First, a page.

Online shoppers and regular catalogue users spend almost twice as much per purchase as those who go into a shop, according to new research.
The average spend for multi-channel consumers across clothing, home and electrical categories is £116 per transaction compared with just £64 for store-only customers, according to Deloitte.
The research also found that by value, 38 per cent of all retail transactions across the clothing, electrical and home sectors are now influenced by the internet, with 21 per cent coming from direct online purchases whilst 17 per cent are multi-channel transactions.
In the West Midlands, 23 per cent of all retail transactions are influenced by the internet, compared to 40 per cent in the East Midlands – the highest in the UK.
Electricals is the most multi-channel category, with 62 per cent of transactions influenced by online, in comparison to 37 per cent of homeware purchases and 26 per cent of clothing transactions.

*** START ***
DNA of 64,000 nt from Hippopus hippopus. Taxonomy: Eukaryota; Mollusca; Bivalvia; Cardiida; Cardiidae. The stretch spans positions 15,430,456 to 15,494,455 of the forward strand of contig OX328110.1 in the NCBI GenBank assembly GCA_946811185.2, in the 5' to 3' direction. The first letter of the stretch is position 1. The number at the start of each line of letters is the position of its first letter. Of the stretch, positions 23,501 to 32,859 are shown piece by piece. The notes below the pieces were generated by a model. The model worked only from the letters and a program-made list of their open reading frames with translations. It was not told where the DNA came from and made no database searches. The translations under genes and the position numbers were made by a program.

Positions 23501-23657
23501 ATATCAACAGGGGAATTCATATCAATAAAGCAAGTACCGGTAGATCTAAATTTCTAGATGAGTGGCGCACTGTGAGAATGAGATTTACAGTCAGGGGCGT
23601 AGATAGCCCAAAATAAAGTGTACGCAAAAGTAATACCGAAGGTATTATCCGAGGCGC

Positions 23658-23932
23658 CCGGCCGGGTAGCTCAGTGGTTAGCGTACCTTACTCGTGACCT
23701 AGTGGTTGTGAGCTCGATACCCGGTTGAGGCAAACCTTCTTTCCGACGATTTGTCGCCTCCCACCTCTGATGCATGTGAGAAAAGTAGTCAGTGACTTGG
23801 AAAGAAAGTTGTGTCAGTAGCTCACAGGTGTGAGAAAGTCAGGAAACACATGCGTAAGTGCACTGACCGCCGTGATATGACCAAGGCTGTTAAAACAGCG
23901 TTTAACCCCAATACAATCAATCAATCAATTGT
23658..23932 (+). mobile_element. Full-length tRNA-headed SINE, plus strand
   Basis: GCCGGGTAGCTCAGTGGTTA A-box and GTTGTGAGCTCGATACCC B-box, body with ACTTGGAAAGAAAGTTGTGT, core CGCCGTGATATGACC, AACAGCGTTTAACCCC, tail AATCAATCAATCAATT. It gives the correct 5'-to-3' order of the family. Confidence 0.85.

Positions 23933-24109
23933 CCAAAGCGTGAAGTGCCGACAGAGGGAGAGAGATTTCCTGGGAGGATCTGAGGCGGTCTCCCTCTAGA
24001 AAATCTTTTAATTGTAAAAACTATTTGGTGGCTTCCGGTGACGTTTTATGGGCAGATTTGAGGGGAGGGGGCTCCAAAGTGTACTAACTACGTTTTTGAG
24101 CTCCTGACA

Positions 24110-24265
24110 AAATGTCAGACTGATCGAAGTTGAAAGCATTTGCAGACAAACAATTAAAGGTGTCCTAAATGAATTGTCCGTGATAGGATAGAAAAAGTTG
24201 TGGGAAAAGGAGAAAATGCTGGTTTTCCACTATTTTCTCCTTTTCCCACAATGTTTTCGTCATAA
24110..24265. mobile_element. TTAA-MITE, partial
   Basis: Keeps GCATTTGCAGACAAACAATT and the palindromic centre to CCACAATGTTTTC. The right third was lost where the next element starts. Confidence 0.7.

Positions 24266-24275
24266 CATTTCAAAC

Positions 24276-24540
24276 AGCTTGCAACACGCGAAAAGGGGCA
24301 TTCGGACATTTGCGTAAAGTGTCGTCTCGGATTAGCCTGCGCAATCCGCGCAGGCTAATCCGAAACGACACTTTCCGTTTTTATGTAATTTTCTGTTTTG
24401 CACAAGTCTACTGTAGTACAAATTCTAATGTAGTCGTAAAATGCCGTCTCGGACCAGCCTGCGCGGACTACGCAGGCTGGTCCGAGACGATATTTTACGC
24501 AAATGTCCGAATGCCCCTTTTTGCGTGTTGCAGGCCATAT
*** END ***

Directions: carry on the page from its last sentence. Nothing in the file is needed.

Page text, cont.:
Multi-channel electricals consumers also spend the most. On average, they spend £238 per transaction against £160 for those shopping in store. Multi-channel homeware customers spend an average £143 against £83 in store, whilst it is much closer in clothing with multi-channel customers spending £65 per transaction against £52 in store.
Jane Whitlock, consumer business partner at Deloitte in Birmingham, said: “Multi-channel consumers are particularly well informed about the products they buy and this greater confidence is resulting in a higher value and a higher volume of purchases.
“Consumers have been relatively slow to switch to buying clothes online but as retailers improve their website’s visual merchandising and offer free and easy returns this is changing fast. Clothing consumers in the 25 to 34 age range are the most multi-channel, with 27 per cent influenced by online.
"This age group is served by some of the best online retailers and also tend to live their lives online via Smartphones and social networks.
“The high value of multi-channel electrical purchases encourages the level of research in this sector. These purchases are often more considered and just 26 per cent of electrical transactions take place without prior research.”